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Enacted relations and the resilience of territorially embedded production systems in Europe

Authors
  • von Münchhausen, Susanne
  • Kirwan, James
  • Maye, Damian
  • Muñoz-Rojas, José
  • Pinto-Correia, Teresa
  • Prosperi, Paolo
  • Vergamini, Daniele
Publication Date
Nov 01, 2023
Identifiers
DOI: 10.1016/j.landusepol.2023.106925
OAI: oai:HAL:hal-04259835v1
Source
Hal-Diderot
Keywords
Language
English
License
Unknown
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Abstract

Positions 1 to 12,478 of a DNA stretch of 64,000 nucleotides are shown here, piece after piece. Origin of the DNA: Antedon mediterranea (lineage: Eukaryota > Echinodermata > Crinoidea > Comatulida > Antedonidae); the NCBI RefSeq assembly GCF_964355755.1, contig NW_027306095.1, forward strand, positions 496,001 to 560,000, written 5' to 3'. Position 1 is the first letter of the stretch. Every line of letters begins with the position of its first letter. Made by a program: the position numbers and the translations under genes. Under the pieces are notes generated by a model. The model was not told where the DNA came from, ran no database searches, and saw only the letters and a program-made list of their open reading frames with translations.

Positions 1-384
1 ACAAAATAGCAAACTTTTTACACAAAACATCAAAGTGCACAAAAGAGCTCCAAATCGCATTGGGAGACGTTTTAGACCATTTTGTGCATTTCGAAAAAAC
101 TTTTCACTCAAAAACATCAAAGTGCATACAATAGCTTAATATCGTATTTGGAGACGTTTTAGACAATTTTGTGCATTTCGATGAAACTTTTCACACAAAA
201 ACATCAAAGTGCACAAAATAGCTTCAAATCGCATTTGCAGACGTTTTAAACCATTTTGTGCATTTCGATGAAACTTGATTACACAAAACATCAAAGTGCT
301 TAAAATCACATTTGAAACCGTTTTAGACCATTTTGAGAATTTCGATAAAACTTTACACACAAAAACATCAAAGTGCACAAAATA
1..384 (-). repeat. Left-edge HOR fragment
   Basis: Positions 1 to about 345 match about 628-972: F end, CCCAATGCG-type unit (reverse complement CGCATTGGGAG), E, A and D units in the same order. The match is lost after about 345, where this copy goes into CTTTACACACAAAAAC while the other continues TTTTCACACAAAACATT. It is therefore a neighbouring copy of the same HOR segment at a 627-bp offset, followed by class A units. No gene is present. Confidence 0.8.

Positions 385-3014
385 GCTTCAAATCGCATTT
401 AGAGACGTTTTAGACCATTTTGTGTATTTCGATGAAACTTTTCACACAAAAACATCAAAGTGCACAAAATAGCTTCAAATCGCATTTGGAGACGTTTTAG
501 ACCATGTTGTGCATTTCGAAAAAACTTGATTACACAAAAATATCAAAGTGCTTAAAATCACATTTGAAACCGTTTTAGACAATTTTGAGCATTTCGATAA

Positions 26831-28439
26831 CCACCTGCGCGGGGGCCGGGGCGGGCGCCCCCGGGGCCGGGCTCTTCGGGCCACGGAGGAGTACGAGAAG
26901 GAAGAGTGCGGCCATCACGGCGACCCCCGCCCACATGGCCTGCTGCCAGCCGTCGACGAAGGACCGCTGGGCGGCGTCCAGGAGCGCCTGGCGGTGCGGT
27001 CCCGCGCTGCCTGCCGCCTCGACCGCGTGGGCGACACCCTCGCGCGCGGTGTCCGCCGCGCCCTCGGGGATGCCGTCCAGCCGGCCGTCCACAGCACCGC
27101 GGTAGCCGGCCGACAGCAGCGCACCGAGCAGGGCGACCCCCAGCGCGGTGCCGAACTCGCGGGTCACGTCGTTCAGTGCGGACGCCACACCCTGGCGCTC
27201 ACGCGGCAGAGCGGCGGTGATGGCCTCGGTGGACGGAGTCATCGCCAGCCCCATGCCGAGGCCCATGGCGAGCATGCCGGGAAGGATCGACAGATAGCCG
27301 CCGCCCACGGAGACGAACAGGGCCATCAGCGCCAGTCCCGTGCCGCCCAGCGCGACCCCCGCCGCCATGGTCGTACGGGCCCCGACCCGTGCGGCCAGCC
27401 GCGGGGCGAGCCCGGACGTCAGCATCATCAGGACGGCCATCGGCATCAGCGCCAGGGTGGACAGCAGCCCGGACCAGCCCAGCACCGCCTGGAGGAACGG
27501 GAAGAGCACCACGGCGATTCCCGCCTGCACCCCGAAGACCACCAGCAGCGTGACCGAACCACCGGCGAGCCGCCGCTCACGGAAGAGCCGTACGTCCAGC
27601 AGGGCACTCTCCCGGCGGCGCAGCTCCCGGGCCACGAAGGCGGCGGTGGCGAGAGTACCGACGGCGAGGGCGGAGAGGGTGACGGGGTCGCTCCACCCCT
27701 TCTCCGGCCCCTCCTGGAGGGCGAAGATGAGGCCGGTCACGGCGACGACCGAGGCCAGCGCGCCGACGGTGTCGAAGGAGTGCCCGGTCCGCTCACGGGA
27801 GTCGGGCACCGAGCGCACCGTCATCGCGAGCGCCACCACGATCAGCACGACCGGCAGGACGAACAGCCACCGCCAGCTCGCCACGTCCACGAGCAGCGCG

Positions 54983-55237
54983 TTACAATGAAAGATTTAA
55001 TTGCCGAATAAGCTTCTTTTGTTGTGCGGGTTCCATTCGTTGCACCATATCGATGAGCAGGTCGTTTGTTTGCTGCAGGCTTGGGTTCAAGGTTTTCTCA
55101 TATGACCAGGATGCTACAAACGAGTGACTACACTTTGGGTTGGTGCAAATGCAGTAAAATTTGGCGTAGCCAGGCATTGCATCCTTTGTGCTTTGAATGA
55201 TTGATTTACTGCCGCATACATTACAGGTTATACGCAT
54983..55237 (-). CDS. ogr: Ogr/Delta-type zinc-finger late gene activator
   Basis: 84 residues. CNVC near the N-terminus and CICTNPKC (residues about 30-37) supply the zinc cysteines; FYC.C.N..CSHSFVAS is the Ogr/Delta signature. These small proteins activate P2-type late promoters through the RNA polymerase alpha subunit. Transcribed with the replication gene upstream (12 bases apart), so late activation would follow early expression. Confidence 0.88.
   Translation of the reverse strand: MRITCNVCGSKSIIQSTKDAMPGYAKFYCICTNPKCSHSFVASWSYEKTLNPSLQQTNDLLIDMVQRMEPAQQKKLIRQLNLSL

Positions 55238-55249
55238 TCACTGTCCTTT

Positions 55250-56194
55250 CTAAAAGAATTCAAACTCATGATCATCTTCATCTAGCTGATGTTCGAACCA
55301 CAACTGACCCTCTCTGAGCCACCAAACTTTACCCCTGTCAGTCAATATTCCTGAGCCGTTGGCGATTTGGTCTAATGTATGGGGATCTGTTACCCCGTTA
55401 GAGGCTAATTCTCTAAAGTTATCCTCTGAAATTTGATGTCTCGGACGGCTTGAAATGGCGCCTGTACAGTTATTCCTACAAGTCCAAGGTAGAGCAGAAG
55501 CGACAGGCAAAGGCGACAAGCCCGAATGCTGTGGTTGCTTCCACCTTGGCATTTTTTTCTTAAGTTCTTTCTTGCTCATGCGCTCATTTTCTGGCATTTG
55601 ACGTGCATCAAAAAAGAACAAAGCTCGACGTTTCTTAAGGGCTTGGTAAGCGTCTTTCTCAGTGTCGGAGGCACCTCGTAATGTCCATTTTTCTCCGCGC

Globalization of food chains and scale increases in business models are dramatically affecting rural areas in Europe, by a simplification of land use, new urban-rural relations and reshaped social networks. While pressures on land use systems have been increasing due to the competition on commodity markets, the role of territorially embedded production systems remains crucial in keeping farm biodiversity and unique cultural landscapes, as well as social and cultural ties. Building on the social-ecological resilience approach (Darnhofer (2020b), this paper examines the resilience of territorially embedded production systems in different regions of Europe, including emergent and ongoing patterns of material, social and cultural relations. It shows how primary producers improve the resilience of their production systems in response to increasing pressures resulting from changing ecological, economic, social and cultural conditions. Three production systems are examined: carp farming in Middle Franconia, Germany; wine production in Tuscany, Italy; and olive oil production in Alentejo, Portugal. The paper adopts an adapted relational approach to conceptualise how resilience develops in terms of the ability of producers and their networks to develop new markets, reduce costs and add value. Different types of enacted relations (sets of mutually empowering connections in space and time) are identified, including relations among family members, between farmers, along the commodity chain and with other stakeholders, such as tourism, policy and regional administrations. Using these insights, the paper argues that it is important to shift the focus of agricultural resilience from the producer level to the network level, particularly how network dynamics emerge as relations enacted by diverse actors. These collaborative efforts have the potential to enable primary producers to maintain cultural landscapes, preserve their ecosystems and ensure the farms’ economic survival and by extension help to maintain the socio-ecological resilience of territorial production systems.

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